Yuguda said that the unlawful schemes had continued to enjoy massive patronage of the populace and remained a source of concern for regulators in the financial sector.
According to him, the commission was poised to continue to apply measures and seek the cooperation of relevant stakeholders toward combating the activities of these Ponzi schemes.
He expressed regrets that the upsurge of the schemes had undermined the reputation of the financial markets and dampened investors’ confidence, among other things.
“SEC firmly believes that the country’s capital market can attain its potential if market operators and participants contribute their respective quotas to the growth”, he said.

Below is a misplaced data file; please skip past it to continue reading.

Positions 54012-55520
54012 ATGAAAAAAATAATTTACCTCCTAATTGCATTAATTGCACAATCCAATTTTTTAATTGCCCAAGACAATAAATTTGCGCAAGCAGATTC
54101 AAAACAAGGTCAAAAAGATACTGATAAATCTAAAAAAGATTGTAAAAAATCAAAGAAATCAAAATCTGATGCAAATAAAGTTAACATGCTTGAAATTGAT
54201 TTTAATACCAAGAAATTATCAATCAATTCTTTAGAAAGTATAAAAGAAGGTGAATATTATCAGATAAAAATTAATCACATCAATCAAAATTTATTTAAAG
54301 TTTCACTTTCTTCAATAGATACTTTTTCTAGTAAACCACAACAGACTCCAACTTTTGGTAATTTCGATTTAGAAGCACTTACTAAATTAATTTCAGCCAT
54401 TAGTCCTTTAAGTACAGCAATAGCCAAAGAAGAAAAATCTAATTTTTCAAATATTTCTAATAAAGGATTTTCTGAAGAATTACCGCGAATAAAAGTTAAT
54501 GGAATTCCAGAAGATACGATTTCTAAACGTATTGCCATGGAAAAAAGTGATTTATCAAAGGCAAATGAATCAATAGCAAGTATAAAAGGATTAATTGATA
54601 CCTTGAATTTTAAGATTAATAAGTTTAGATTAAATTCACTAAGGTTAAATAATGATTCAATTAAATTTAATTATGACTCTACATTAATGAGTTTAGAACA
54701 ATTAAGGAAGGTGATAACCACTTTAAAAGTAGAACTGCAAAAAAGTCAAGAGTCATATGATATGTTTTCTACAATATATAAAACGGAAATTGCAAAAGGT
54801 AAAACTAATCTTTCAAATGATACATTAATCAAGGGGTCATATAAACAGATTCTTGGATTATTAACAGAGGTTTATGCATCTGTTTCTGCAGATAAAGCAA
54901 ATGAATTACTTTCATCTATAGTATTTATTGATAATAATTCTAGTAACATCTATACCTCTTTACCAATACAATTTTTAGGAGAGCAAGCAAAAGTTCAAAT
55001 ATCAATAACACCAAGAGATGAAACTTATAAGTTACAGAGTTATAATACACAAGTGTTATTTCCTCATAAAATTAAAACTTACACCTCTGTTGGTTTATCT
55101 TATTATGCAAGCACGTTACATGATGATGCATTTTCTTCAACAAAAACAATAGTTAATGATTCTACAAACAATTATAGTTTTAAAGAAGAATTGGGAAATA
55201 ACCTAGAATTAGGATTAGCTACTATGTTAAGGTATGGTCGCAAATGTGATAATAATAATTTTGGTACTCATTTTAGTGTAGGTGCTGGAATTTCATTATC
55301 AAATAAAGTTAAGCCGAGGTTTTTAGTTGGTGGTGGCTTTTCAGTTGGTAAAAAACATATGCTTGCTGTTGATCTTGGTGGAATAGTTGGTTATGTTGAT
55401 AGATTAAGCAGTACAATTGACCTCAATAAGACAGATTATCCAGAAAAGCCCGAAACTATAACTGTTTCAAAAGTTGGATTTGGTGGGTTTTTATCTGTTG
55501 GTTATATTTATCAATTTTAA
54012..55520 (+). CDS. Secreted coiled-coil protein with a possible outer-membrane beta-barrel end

He also explained that SEC was committed to always ensure and maintain an environment that was enabled by the appropriate regulatory framework, timely and affordable access to market.
“The commission is also committed to zero tolerance for infractions, heightened investor confidence and awareness, innovative product development and good governance practice”, he said
“There is the need to restore investor confidence and improve the participation of retail investors in the market.
He further pointed out that the demography of investors in the country’s capital market showed that the young population do not participate in the capital market, and only a few Nigerians invested in the capital market.
The situation, he said, created a huge challenge to the market growth and the commission and added that it was striving to change the narratives by instilling a fair, transparent and orderly market.
The Minister of Finance, Budget and National Planning, Zainab Ahmed, represented by Mr Stephen Okon, Director Home Finance, urged investors to take advantage of the various initiatives in the market.